Technical staff are held to a higher standard, because all they are ever dismissed for is "irresponsible behaviour".

In terms of a technical staff member holding onto the ball, kicking it away, etc, a coach in Mexico in LigaMX (the top level league) was tossed twice last season for doing just that.

You'd think that he'd have learned from the first incident...
 

one

Well-Known Member
#6
All looks great... the one that jumps out is:

RC - Delaying the restart of play by the opposing team e.g. holding on to the ball, kicking the ball away, obstructing the movement of a player

That is not in line with laws for players. While admirable as a nuclear deterrent that seems harsh.
I have now fixed the indentation (to what it was in the original press release) to make it clearer.
That clause only applies when deliberately leaving the TA. It is sort of inline with laws for player. Deliberately leaving is one act of YC and delaying the restart is another act of YC. Put them together and you have a RC. I think its common sense that it is specific to restarts by an opponent as that is when a mass confrontation starts (as pointed out by @es1). Take the red card out early and you can bring it under control quickly.
 

CapnBloodbeard

Well-Known Member
#7
As I've said elsewhere, it's another 'solution' to a problem that shouldn't exist.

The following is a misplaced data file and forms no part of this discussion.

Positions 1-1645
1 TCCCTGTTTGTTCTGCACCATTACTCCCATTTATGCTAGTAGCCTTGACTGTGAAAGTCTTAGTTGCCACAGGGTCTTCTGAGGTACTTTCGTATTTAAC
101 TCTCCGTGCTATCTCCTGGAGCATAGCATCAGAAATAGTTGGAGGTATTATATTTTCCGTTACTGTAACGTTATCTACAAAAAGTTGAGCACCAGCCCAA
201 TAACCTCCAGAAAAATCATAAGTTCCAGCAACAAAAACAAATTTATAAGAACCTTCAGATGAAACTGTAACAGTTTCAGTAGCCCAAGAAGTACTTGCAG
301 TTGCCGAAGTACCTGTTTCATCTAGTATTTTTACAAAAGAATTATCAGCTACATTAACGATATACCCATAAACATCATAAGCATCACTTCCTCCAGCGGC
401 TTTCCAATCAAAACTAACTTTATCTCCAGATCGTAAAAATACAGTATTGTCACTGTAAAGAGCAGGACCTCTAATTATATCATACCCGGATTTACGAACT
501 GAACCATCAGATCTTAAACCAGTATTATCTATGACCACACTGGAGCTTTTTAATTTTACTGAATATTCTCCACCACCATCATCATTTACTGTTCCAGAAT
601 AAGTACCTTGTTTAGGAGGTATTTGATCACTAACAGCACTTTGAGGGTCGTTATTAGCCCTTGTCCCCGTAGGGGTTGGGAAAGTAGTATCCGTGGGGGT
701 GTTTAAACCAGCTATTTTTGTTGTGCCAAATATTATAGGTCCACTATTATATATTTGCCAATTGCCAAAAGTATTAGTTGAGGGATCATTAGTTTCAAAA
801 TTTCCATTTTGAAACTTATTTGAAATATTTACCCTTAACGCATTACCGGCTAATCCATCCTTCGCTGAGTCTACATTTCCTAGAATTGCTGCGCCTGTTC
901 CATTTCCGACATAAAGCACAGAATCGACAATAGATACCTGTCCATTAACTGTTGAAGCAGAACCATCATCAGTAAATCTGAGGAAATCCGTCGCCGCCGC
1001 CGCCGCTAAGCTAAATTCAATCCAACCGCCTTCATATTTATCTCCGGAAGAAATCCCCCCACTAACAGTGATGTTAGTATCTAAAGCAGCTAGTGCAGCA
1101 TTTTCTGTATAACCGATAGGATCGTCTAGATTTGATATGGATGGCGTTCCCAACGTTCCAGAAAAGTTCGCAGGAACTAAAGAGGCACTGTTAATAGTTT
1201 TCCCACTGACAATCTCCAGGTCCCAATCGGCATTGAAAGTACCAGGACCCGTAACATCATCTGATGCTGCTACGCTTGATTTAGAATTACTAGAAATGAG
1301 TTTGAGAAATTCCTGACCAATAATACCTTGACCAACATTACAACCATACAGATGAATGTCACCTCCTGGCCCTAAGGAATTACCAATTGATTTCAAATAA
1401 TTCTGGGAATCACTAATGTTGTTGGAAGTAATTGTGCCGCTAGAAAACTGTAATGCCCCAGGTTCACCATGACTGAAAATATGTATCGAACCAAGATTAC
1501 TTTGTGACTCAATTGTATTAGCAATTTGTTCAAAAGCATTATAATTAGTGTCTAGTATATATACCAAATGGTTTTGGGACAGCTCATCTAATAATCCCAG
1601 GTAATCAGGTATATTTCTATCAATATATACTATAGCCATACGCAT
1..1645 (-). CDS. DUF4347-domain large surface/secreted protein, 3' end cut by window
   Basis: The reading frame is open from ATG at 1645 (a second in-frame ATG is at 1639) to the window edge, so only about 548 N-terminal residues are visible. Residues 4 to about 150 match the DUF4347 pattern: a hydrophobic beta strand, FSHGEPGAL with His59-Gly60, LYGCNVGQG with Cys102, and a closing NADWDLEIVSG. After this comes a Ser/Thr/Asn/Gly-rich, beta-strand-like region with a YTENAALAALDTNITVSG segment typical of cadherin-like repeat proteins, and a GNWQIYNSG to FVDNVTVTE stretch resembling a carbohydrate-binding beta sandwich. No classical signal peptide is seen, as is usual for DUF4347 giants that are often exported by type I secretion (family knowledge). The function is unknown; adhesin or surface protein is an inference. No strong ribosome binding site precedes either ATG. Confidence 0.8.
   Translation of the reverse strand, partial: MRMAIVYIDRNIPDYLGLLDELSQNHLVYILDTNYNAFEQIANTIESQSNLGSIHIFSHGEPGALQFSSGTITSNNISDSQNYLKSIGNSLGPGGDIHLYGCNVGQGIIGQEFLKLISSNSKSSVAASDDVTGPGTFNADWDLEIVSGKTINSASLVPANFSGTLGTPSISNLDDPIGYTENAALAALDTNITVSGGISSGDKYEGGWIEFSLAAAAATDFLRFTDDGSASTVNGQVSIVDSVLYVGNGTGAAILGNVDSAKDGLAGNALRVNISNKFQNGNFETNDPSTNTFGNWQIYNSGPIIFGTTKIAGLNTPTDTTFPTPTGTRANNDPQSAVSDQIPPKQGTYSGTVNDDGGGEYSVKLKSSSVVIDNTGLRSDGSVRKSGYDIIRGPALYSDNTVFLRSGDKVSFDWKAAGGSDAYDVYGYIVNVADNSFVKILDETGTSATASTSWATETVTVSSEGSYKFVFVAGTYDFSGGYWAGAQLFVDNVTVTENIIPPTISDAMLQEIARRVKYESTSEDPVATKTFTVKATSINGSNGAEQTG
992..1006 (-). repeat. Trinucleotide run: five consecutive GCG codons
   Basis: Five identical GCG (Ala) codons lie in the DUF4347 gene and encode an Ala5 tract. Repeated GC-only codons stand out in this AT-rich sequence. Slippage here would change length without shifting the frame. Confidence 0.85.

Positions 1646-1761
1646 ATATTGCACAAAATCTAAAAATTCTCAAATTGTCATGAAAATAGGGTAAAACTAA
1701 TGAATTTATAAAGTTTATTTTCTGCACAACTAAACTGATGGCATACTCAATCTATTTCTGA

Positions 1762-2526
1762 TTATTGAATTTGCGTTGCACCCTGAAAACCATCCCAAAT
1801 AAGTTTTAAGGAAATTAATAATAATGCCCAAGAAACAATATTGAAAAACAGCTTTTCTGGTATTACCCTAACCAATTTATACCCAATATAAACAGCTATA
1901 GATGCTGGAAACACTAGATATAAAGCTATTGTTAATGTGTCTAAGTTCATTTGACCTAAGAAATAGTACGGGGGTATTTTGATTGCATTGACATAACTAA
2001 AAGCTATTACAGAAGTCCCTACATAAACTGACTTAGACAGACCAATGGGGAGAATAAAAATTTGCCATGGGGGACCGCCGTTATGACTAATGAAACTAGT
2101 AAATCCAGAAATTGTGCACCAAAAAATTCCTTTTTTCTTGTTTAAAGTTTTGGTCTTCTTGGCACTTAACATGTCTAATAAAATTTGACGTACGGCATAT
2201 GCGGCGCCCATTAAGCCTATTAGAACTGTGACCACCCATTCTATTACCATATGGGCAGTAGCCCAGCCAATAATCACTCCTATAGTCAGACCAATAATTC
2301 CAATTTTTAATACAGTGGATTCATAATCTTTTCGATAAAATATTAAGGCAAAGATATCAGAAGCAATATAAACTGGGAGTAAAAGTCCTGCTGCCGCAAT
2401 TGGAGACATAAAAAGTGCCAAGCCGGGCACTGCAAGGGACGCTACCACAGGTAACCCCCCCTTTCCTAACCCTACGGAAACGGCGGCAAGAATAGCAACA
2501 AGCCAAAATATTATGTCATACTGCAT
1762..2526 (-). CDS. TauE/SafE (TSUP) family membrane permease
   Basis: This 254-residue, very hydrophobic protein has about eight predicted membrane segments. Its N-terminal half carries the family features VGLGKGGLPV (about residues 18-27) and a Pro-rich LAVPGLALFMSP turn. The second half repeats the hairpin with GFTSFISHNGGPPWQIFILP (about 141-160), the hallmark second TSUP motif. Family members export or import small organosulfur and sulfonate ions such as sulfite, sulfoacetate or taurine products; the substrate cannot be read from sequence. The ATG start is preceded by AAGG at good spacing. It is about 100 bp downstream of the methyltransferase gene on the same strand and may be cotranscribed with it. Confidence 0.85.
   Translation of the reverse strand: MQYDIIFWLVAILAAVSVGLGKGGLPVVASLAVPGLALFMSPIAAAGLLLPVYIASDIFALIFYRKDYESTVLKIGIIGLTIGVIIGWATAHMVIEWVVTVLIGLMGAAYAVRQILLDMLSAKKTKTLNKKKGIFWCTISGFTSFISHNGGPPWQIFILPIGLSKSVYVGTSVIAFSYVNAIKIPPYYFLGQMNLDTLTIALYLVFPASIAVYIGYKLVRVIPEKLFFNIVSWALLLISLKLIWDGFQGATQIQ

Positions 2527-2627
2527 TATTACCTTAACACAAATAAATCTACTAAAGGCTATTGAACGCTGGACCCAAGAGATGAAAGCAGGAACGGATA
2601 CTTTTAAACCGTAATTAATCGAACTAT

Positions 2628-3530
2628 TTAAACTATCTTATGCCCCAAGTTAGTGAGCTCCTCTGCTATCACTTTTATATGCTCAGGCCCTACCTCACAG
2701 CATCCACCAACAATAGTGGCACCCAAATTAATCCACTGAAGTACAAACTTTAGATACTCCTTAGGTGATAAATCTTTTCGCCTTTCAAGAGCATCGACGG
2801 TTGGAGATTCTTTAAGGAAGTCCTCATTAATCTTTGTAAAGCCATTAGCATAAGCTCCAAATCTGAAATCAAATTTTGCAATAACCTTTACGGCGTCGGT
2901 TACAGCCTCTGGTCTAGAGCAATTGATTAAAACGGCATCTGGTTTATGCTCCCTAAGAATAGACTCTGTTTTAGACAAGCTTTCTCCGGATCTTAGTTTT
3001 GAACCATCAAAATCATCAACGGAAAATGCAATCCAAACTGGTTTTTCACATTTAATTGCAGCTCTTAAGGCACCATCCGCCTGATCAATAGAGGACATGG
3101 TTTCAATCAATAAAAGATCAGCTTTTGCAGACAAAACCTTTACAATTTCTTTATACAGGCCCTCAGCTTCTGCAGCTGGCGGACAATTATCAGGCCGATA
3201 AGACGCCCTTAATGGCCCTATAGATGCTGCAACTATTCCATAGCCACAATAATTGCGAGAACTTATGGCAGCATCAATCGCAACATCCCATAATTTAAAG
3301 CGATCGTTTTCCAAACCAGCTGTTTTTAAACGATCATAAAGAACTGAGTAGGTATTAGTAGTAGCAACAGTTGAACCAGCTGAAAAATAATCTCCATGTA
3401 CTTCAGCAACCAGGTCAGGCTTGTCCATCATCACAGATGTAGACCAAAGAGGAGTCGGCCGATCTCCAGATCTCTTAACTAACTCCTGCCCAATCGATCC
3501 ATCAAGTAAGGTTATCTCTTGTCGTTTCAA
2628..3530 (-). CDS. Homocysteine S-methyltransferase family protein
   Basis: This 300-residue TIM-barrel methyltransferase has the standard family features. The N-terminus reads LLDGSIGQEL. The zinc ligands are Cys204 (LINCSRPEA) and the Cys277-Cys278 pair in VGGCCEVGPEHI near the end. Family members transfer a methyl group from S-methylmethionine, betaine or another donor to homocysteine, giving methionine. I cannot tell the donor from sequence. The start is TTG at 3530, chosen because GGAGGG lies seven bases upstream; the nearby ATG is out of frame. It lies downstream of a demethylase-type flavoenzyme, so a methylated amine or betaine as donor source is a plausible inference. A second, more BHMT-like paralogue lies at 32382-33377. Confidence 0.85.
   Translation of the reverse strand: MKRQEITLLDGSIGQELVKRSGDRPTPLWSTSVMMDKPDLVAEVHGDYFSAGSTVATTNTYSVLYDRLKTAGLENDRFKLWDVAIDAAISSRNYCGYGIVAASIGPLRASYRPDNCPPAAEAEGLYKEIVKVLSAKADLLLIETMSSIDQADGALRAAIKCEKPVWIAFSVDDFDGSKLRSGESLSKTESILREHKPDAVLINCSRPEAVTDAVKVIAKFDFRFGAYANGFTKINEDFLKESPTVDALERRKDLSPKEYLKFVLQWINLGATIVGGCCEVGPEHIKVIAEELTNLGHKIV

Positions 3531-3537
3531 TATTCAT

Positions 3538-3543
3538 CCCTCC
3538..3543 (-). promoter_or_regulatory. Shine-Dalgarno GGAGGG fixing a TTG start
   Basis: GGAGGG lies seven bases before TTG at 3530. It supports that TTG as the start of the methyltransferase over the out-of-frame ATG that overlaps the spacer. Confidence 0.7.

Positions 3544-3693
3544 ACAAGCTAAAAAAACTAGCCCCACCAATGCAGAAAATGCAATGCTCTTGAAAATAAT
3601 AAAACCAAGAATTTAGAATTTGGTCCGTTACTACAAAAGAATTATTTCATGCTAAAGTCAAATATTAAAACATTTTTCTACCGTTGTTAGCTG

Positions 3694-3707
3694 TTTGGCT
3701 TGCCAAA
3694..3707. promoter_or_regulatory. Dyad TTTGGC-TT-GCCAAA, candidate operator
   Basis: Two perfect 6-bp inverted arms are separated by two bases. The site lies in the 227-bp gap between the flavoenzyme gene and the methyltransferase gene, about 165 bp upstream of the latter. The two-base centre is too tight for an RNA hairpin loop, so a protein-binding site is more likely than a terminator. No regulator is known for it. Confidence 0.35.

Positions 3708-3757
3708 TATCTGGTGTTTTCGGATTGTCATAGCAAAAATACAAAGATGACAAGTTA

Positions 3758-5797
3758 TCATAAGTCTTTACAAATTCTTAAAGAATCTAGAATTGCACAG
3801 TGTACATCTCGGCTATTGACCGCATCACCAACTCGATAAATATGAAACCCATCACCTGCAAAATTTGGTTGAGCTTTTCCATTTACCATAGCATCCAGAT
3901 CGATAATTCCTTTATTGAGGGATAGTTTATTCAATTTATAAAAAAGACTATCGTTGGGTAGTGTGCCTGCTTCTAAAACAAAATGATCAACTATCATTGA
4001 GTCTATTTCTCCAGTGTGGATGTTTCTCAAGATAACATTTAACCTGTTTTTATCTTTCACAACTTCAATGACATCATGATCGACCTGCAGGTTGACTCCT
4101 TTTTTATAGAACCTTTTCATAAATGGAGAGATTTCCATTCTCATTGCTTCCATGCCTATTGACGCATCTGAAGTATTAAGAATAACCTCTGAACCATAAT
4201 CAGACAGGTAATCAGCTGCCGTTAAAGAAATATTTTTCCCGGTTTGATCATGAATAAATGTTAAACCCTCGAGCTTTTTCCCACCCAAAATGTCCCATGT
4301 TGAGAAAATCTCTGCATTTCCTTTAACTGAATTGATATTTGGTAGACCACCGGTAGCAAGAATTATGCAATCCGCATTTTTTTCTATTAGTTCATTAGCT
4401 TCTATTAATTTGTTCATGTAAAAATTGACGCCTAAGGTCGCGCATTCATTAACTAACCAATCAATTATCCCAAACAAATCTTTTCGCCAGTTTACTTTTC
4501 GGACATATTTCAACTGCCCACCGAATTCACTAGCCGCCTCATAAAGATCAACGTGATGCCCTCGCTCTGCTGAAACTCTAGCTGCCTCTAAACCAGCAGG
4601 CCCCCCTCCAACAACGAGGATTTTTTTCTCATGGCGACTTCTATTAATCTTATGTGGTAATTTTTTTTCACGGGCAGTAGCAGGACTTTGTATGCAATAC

You know what's a better solution? Having referees actually use the tools they already have.

The ONLY advantage I see in this, is that accumulated yellow cards lead to a suspension.

Aside from that, referees should simply be told to actually clamp down on abuse from the bench - and assessors need to start doing their job and marking down officials who aren't doing this. Currently the 4th official is just getting berated for 90 minutes which is unacceptable.

Of course, some managers are favoured by the referees (Kevin Muscat). We all know who the most abuse managers are, and we all know who isn't going to cop a card.

The only way this will have an impact is indirectly; referees are going to be told to make a show of their pretty new 'toy' and find an excuse to be the first one to book a manager. Aside from that, this offers no advantages whatsoever.

As for clamping down on abuse? We don't need gimmicks to do that. Referees just need to start bloody doing it!!!

The HAL is disgusting in the amount of abuse it permits, even condones. But this is a league who recently penalised a player 2 weeks for pushing a 4th official.


As for communication to the fans - unnecessary. A ref running over to a bench is already very clear communication that the managers is being warned. If anything this will probably just confuse it.

All looks great... the one that jumps out is:

RC - Delaying the restart of play by the opposing team e.g. holding on to the ball, kicking the ball away, obstructing the movement of a player

That is not in line with laws for players. While admirable as a nuclear deterrent that seems harsh.
We already have this option anyway. Given this constitutes actual interference with the match I have no issues with a manager being held to a different standard to a player here.
 

Sheffields Finest

Maybe I'm foolish, Maybe I'm blind!
#8
Agree with most of that, petulant managers have become a serious issue at all levels and anything sensible aimed at curbing this must be trailed, tested and integrated asap.